Miley Cyrus sued for posting paparazzi photo of herself on Instagram

Miley Cyrus is facing a copyright lawsuit over claims she posted a photo of herself on social media, filed by the same paparazzo who sued Dua Lipa for the same last month.

In a complaint filed Friday in Los Angeles federal court, the photographer Robert Barbara claimed that Cyrus reposted her 2020 photo — a snap of her waving to onlookers as she exited a building — without a license or any kind of permission to do so.

She is the latest superstar to be hit with this kind of bizarre-sounding lawsuit. Over the past few years, Justin Bieber, Ariana GrandeEmily Ratajkowski, LeBron James, Katy Perry and others have all faced similar lawsuits accusing them of infringing copyrights by reposting images of themselves.

Barbara in particular has made a name for herself by bringing such cases. He filed the previous lawsuits against Grande and Bieber (both cases were eventually settled on confidential terms) and earlier this summer, filed another against Dua Lipa it is still pending in court.

Unfortunately for Cyrus, such cases are not exactly worthless. Although it may sound unfair to a celebrity hounded by paparazzi, the copyright to a photo is almost always retained by the person who took it, and being featured in a photo does not give anyone the right to use it for free. If she actually reposted it without permission, she could be held liable.

“The misunderstanding of celebrities [is] just because they are the subject of an image doesn’t mean they have any ownership of it.” Nancy Wolffsaid a lawyer at the law firm Cowan DeBaets Abrahams & Sheppard Billboard in June. “Not everyone really understands the difference between rights of privacy and publicity and copyright.”

In the current case, Barbara claims that Cyrus has a “huge presence” on Instagram, including 169 million followers when she posted the photo in February 2020. He says that means her blasting his photo “crippled, if not destroyed ” his ability to make money by licensing it.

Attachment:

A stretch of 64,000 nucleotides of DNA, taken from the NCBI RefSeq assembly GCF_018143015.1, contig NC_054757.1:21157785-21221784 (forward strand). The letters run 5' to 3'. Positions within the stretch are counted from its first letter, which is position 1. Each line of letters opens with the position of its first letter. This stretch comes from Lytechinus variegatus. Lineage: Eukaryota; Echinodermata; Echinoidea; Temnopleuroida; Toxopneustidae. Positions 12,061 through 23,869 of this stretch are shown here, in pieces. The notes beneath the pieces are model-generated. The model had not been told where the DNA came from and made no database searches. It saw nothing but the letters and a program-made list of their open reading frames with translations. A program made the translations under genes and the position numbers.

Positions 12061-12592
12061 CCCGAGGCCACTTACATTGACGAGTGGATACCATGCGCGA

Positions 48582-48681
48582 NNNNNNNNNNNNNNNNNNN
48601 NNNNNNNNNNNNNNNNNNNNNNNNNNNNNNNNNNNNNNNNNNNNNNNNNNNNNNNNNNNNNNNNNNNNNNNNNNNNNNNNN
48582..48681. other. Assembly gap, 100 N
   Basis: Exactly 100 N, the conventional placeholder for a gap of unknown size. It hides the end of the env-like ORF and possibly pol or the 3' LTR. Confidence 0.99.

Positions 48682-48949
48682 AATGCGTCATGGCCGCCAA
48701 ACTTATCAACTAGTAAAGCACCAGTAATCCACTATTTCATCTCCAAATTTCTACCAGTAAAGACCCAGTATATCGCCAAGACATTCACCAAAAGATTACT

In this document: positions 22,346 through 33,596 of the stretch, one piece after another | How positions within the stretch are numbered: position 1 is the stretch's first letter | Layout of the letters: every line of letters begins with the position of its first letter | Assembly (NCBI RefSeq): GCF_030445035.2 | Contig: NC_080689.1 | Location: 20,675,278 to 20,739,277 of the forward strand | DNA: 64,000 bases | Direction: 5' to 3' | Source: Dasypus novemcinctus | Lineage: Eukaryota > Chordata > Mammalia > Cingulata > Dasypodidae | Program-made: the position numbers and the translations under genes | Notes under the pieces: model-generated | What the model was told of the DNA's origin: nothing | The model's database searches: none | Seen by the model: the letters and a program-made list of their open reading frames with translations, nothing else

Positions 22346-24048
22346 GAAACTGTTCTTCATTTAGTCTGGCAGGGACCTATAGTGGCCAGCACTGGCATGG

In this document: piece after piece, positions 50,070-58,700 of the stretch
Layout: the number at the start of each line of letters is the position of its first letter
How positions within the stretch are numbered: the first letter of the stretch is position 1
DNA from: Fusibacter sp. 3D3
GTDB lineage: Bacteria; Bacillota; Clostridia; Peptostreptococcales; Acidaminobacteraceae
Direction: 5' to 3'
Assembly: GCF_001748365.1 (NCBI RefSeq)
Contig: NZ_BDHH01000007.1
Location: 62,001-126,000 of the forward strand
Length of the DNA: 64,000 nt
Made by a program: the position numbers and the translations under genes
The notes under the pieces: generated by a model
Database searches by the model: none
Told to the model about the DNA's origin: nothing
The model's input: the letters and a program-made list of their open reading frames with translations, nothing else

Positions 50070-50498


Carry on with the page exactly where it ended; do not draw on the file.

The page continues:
The suit did not include a specific request for damages, but copyright law allows a plaintiff to seek either their “actual damages” — the money lost due to infringement — or fixed “statutory” damages, which can be as much as $150,000 per infringed work. A representative for Cyrus did not immediately return a request for comment Monday.

Such lawsuits usually end in quick settlements, but some celebrities have chosen to fight back.

After Ratajkowski was sued in October 2019 over a photo of her carrying a large vase of flowers down a New York City street, the model and actress described her anger over the case in an essay in New York magazine’s The Cut website: “I learned the next day from my own lawyer that despite being the unwilling subject of the photograph, I could not control what happened to it.”

In court, Ratajkowski’s lawyers argued that her use of the photo was a legal “fair use” because she had posted it on Instagram as a criticism of invasive paparazzi. They claimed she had altered the image from aexploitative image” snapped without her consent to “a comment on the harassing and relentless behavior of the paparazzi such asplaintiff.”

Ultimately, however, Ratajkowski reached a settlement to end the case before the judge was able to rule on those arguments.

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